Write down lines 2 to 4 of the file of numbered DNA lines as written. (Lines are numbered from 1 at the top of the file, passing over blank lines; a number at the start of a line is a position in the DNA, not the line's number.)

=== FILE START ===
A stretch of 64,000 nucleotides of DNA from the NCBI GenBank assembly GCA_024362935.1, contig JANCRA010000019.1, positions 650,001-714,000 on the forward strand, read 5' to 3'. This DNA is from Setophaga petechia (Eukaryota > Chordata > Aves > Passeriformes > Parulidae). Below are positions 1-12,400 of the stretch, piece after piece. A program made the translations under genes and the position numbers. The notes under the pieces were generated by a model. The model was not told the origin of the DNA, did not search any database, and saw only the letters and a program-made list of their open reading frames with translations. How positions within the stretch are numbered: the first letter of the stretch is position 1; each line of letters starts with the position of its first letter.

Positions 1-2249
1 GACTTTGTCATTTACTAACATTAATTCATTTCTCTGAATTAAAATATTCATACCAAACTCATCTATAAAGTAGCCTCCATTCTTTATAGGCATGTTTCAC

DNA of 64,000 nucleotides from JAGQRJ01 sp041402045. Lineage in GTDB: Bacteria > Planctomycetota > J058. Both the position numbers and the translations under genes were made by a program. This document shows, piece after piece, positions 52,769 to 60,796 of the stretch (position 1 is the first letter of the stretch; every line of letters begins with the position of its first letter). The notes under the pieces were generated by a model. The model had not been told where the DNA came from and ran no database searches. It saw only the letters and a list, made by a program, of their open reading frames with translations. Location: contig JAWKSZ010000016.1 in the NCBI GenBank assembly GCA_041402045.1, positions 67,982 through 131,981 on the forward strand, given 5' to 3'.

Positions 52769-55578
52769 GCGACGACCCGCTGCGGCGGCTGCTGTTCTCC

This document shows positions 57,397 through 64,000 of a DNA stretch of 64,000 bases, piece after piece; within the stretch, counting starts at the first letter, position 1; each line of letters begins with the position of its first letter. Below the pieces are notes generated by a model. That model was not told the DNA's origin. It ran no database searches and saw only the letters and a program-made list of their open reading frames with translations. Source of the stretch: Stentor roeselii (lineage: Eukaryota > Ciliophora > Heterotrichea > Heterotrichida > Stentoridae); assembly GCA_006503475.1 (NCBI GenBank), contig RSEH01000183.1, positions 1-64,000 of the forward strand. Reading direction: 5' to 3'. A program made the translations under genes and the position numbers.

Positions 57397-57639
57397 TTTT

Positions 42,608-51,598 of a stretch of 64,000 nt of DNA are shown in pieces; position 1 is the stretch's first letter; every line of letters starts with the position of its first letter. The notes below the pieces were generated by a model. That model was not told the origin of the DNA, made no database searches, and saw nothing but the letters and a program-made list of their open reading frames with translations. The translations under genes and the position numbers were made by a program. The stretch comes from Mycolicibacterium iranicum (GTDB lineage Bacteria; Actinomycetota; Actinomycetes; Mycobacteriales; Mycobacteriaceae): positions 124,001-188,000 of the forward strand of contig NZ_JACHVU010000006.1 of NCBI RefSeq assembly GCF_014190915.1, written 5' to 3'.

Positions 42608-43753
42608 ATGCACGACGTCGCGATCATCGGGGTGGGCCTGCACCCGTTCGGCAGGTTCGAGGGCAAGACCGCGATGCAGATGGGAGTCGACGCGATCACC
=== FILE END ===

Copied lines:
Positions 1-2249
1 GACTTTGTCATTTACTAACATTAATTCATTTCTCTGAATTAAAATATTCATACCAAACTCATCTATAAAGTAGCCTCCATTCTTTATAGGCATGTTTCAC

DNA of 64,000 nucleotides from JAGQRJ01 sp041402045. Lineage in GTDB: Bacteria > Planctomycetota > J058. Both the position numbers and the translations under genes were made by a program. This document shows, piece after piece, positions 52,769 to 60,796 of the stretch (position 1 is the first letter of the stretch; every line of letters begins with the position of its first letter). The notes under the pieces were generated by a model. The model had not been told where the DNA came from and ran no database searches. It saw only the letters and a list, made by a program, of their open reading frames with translations. Location: contig JAWKSZ010000016.1 in the NCBI GenBank assembly GCA_041402045.1, positions 67,982 through 131,981 on the forward strand, given 5' to 3'.